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Basic Data Privacy Hygiene and AI: Do What You Say and Say What You Do
April 10, 2023

Basic Data Privacy Hygiene and AI: Do What You Say and Say What You Do

By: Nicole Kardell

Our Privacy Team has been saying this for years –Do What You Say and Say What You Do.[1]  It’s an enduring maxim and an important basic step that companies need to embrace in their data collection practices.  It also fits in neatly with the concepts of Notice and Consent, which are the hallmarks of almost all data privacy laws.  Remarks made recently in a keynote by FTC Commissioner, Alvaro Bedoya at the IAPP Global Privacy Summit in Washington, D.C. echoed our refrain.  While Bedoya spoke in the context of generative artificial intelligence (a huge buzzword in the privacy community these days), his words underscored how important it is for companies to ensure their privacy policies, data collection notices, and consents reflect their practices.

While privacy experts are prognosticating about how regulators are going to handle AI, Bedoya said that existing law already has it covered: “The reality is AI is regulated (in the U.S.). Unfair and deceptive trade practices laws apply to AI…If a company makes a deceptive claim using or about AI, that company can be held accountable.”  He was referring to Section 5 of the FTC Act, which gives the FTC enforcement authority over companies that make false or deceptive claims (specifically, “unfair or deceptive acts or practices.”).  The FTC has long held—and enforced—that companies’ privacy policies must match their practices.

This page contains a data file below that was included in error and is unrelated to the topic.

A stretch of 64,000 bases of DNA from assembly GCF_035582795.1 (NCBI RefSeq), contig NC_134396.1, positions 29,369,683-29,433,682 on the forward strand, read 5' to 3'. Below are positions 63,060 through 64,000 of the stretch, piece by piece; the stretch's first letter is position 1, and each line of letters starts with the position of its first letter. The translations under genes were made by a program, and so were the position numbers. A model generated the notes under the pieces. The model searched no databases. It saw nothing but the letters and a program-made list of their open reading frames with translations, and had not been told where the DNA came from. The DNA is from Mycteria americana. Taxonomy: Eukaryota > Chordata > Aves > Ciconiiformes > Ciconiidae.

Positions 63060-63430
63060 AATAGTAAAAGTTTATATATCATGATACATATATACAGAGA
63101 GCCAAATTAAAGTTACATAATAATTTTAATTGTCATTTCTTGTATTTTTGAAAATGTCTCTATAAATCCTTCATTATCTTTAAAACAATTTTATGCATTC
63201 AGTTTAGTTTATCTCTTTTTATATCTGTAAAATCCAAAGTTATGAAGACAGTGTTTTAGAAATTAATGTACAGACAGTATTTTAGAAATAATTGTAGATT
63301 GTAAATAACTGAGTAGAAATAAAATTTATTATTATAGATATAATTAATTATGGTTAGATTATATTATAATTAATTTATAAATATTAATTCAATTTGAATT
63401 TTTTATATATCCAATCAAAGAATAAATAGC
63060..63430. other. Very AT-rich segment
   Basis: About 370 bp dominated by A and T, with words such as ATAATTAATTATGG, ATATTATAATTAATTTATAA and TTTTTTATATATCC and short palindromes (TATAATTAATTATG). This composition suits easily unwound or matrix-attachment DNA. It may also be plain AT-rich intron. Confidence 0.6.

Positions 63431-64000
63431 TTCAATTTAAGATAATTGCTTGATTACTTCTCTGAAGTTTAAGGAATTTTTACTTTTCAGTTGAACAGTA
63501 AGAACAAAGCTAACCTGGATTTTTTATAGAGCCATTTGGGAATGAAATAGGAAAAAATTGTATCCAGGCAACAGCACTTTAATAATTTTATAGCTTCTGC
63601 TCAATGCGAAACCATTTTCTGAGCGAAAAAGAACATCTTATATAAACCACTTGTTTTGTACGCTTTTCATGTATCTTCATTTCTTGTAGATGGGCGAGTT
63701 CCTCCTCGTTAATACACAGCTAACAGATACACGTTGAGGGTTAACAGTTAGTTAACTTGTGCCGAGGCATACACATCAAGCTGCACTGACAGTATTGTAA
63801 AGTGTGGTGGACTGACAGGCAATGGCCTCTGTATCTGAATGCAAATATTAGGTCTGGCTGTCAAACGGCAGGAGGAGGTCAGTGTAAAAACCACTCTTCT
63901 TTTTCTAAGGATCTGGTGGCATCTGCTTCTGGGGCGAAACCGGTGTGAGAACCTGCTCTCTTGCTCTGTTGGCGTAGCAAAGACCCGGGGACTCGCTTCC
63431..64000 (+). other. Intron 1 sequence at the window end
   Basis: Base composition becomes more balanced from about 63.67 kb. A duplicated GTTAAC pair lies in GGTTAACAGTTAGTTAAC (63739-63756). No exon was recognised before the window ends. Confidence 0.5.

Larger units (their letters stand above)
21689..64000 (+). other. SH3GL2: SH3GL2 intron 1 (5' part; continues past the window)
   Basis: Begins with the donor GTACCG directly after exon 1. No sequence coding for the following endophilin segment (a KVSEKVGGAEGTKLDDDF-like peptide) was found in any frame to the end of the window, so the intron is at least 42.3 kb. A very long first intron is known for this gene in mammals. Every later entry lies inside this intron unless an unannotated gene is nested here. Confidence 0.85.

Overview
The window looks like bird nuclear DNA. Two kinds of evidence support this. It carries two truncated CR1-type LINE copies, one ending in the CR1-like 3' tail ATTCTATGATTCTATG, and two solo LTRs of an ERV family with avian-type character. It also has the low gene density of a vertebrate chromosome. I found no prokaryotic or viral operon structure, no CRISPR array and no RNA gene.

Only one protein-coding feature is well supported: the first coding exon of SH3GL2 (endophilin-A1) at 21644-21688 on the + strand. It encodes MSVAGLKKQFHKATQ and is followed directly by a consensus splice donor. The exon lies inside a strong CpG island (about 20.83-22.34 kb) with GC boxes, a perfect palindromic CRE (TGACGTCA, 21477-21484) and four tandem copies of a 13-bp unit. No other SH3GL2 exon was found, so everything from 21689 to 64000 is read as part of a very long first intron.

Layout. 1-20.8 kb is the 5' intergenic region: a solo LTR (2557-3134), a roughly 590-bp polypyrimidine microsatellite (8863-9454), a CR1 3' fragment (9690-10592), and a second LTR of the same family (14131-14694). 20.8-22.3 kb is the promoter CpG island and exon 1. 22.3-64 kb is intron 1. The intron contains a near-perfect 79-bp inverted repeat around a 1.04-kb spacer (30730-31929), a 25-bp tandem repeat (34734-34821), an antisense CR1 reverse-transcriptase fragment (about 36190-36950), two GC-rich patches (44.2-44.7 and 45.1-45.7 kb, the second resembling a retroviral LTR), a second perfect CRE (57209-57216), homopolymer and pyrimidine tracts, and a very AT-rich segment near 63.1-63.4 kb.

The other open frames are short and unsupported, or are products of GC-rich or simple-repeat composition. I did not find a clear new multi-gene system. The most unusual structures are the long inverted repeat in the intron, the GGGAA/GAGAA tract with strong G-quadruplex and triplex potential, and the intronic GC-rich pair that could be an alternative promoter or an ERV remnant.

There is a twist, however, in the context of AI: In order to provide individuals effective notice, you have to have a reasonable understanding of the technology.  In this vein, Bedoya called on companies to be proactive, transparent, and weed out potential risks when using AI.  With new technologies, perhaps especially AI, this means thoughtful adoption and use.  Afterall, if you do not know what the technology can or is likely to do, you cannot provide adequate notice to people.

Perhaps AI skeptics were frustrated that Bedoya did not announce plans for a new and rigorous framework… or perhaps AI adopters felt some sense of relief.  But we would urge companies that are using or exploring AI in their products and services to proceed cautiously and thoughtfully.  As we wrote recently, the FTC has put companies on notice to keep their AI claims in check or potentially face an investigation.  We anticipate an even more careful look at generative AI adoption in the sports betting industry – from federal and state regulators.

AI or no, we further urge companies to give a fresh look at their privacy policies to ensure they are up to date.  If things have changed to your practices, e.g., you have adopted new APIs, started to do data analytics, offer new services that require you to collect new pieces of personal data, your privacy policy should be updated to reflect these developments.  This practice is also a good starting point for compliance with new state privacy laws as they come into effect.  California and Virginia both have privacy laws that impact businesses serving consumers in their states.  Colorado, Connecticut, and Utah privacy laws will take effect in July and December.  And Iowa just passed legislation that will become effective in 2025.  Each of these states has notice and consent requirements, among other compliance obligations.  But all of them require our step one: have a privacy policy in place that clearly and accurately reflects your personal data practices.


[1] See e.g., our blogs at;;; and

Nicole Kardell

Nicole is a certified privacy professional with expertise in European privacy law (CIPP/E), in particular the GDPR. She helps companies to navigate the changing face of privacy regulations and to keep their business practices and partnerships in compliance with the law both domestically and abroad.